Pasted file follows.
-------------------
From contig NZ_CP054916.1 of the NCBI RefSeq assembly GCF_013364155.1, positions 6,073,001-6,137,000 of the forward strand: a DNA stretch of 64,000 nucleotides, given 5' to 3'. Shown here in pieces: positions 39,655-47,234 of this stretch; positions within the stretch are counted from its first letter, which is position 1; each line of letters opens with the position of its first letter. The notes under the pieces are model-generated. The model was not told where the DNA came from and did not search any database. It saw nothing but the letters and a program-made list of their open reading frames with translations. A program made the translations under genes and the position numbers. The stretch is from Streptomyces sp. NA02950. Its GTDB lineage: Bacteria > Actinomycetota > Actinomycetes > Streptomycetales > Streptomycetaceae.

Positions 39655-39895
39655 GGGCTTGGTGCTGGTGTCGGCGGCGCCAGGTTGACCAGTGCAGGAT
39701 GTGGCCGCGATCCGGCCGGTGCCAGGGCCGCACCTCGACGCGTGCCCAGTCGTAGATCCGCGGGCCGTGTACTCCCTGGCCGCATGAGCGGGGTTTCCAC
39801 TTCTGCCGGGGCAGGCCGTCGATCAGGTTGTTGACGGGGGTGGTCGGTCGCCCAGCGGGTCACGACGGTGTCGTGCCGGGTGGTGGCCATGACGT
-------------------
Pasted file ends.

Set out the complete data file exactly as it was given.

From contig NZ_CP054916.1 of the NCBI RefSeq assembly GCF_013364155.1, positions 6,073,001-6,137,000 of the forward strand: a DNA stretch of 64,000 nucleotides, given 5' to 3'. Shown here in pieces: positions 39,655-47,234 of this stretch; positions within the stretch are counted from its first letter, which is position 1; each line of letters opens with the position of its first letter. The notes under the pieces are model-generated. The model was not told where the DNA came from and did not search any database. It saw nothing but the letters and a program-made list of their open reading frames with translations. A program made the translations under genes and the position numbers. The stretch is from Streptomyces sp. NA02950. Its GTDB lineage: Bacteria > Actinomycetota > Actinomycetes > Streptomycetales > Streptomycetaceae.

Positions 39655-39895
39655 GGGCTTGGTGCTGGTGTCGGCGGCGCCAGGTTGACCAGTGCAGGAT
39701 GTGGCCGCGATCCGGCCGGTGCCAGGGCCGCACCTCGACGCGTGCCCAGTCGTAGATCCGCGGGCCGTGTACTCCCTGGCCGCATGAGCGGGGTTTCCAC
39801 TTCTGCCGGGGCAGGCCGTCGATCAGGTTGTTGACGGGGGTGGTCGGTCGCCCAGCGGGTCACGACGGTGTCGTGCCGGGTGGTGGCCATGACGT